That’s when we met Rikki Te Kira and heard about the Sorted Kāinga Ora course with Taiwhenua. The course was great! It was a good atmosphere and working with others with the same sort of story was really refreshing. With the help of Janette {Mortgage Broker} and Sarah {Lawyer} who we met through the Sorted Kāinga Ora programme, we have been able to work through the process of getting our mortgage and were really excited!

We were given the presentation about Waingākau and begun doing our own research. We approached other people to see what they had spent on building their home and Waingākau was most definitely a great option. We love the concept of Waingākau – to live within a sustainable community where people look after each other. This kaupapa aligns with our whānau culturally as our background - Samoan and Māori.

 We really appreciate the opportunity, it has been a lot of hard work but at the end of it all, it’s awesome. The Waingākau kaupapa is pono and tika. When people see that it breathes goodness, this culture can be the generational change of how people live together. The real value is how we all get along and live together as one. We are really excited to be a part of it all

Proud MacArthur Whānau 



Te Kira Whānau

Te Kira whānau are proud Flaxmere homeowners (January ‘20). 

This is a transcription of the attached News Article from Te Ao Māori News 3:30pm Saturday 4 January 2020. 

The Te Kira family have a new start in 2020 [Payton Te Kira - New Waingākau Resident] " This is a good opportunity not only for myself but for other people may not be able to see that it can actually happen to them too" The Whānau are moving into a home like this show home pictured in the Waingākau development. 

Waingākau will have 127 homes ranging from 2 -6 bedrooms. The Kaupapa is lead by Te Taiwhenua o Heretaunga, officially opening the new homes just before Christmas 2019.

[Nanaia Mahuta- Housing Minister of NZ]  "Waingākau are focused on those who can't get into their own homes and us as the government support that through the development of social housing" 

[Sandra Hazlehurst- Mayor of Hastings] "Waingākau is a total new Eutopia - we are taking some very very barren land and turning it into a place that is alive that is green that is full of children that are being able to play, a new school of Kimiora, around the Marae a shopping centre  & Health centre being planned" 

To keep the development from getting run down a residents association will be formed.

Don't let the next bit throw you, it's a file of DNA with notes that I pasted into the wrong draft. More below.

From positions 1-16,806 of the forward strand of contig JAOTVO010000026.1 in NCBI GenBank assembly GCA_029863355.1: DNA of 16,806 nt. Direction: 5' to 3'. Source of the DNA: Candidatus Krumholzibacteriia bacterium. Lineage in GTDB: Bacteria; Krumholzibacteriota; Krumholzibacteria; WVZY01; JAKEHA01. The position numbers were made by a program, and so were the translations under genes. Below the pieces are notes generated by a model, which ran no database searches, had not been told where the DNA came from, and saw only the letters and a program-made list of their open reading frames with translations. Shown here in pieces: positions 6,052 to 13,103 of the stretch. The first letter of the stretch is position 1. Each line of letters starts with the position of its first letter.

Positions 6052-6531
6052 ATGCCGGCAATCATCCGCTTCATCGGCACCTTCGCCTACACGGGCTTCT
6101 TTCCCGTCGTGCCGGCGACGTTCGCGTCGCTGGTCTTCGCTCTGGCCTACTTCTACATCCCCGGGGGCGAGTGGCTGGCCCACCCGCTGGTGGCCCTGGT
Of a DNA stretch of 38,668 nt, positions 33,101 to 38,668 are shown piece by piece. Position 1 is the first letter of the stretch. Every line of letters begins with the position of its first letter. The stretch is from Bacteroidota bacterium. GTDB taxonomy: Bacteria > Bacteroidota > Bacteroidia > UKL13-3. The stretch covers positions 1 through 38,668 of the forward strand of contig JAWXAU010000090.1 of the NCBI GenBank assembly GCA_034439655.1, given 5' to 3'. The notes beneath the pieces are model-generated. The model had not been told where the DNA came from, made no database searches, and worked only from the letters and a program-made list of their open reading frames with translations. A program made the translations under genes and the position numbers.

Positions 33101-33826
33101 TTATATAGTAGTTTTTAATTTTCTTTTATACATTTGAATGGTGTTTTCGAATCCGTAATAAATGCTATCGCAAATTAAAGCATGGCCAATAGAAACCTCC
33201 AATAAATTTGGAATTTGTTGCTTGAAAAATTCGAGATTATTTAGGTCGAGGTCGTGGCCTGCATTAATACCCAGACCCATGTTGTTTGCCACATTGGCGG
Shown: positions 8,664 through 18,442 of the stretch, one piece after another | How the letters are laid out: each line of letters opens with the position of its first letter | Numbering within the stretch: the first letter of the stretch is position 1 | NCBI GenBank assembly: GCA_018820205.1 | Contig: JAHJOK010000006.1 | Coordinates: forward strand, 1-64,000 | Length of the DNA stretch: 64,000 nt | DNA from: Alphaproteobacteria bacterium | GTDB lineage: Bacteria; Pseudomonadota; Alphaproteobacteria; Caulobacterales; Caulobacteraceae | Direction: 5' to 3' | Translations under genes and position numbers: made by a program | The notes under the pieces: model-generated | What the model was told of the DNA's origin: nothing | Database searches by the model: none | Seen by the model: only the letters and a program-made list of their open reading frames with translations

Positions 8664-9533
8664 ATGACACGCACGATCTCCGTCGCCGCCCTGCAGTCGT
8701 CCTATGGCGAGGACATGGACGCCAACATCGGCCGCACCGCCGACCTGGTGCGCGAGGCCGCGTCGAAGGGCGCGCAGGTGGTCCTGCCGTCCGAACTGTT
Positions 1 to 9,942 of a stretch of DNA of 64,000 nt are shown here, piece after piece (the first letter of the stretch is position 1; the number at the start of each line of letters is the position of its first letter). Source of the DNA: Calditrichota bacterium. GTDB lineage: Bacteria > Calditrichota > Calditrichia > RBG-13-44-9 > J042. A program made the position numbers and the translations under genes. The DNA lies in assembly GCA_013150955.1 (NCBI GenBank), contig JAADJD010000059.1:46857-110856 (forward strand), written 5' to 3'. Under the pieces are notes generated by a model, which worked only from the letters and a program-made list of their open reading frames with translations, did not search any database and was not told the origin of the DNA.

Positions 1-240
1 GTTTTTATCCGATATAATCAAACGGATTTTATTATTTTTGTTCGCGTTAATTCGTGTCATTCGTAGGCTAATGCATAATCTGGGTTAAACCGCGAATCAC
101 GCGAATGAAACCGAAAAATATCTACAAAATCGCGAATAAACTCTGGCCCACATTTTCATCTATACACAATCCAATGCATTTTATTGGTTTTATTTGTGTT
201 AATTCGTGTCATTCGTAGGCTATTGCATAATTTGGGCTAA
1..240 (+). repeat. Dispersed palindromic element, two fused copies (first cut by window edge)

For the Te Kira whānau its a dream come true.

[Aroha Treacher Reporting] 



Mohi & Heke Whānau

Theresa Mohi & Steve Mohi share their journey to Homeownership (Feb 2021).

One of the first whānau to move into Waingākau is Theresa Heke and Steve Mohi.  Watch the video here to hear their journey and see what it means for them to live in Waingākau.


Te Hāpori - The Community 

Te Kura o Kimi Ora 

Kimi ora is a vibrant, exciting school with an amazingly rich community. The school currently consists of 48% Pasifika and 50% Maori. Their connection to Te Aranga Marae is strong and similar links are being forged with the Pasifika communities. The different cultures bring skills and strengths that support and help nurture and grow the kids into caring, responsible people who make a difference in their school and community.

Waingākau koha native plants to Kimi Ora School (4 Mar ‘21).
L-R: Wayne Reading (Kimi Ora Caretaker), Matt O’Dowda (Kimi Ora Tumuaki), Josh McIntyre (Whānau ora, TToH), Nimo Tuavera (Te Whare Huakina, TToH) and James Lyver (Waingākau Project Manager).

The school has recently completed a major rebuild, with new teaching and administration blocks as well as the complete redevelopment of the school grounds into a community space.  

Karakia taonga is performed with Kimi kids at morning karakia (5 Mar ‘21).
L-R: Kimi ora Students, James Lyver (Waingākau Project Manager) and Rikki Te Kira (Whānau Support, Waingākau).


Te Aranga Marae

Te Aranga is an urban Marae for all people, regardless of tribe, race or religion. It is a place steeped in traditional Māori values and customs but remains welcoming and accepting of all the other cultures that exist in this wonderfully diverse community. The Wharenui (meeting house) and the Wharekai (dining hall) are two large meeting areas on the marae which frame a large open grassy space. Both seat around 200 people and can be used in conjunction or independently.  

The Wharekai has a well-equipped industrial kitchen attached, you can bring in suppliers or do your own catering. Suitable for workshops, retreats, corporate meetings, kapa haka, hui, family gatherings. Traditional accommodation is available in the Wharenui if required. There is a no alcohol policy on the marae.

More native plants provide shelter at Te Aranga Marae (4 Mar ‘21). 
L-R: James Lyver (Waingākau Project Manager), Gary Barclay (Te Aranga Marae), Lindsay Abbott (Te Aranga Marae), Nimo Tuavera (Te Whare Huakina, TToH) and Josh McIntyre (Whānau ora, TToH).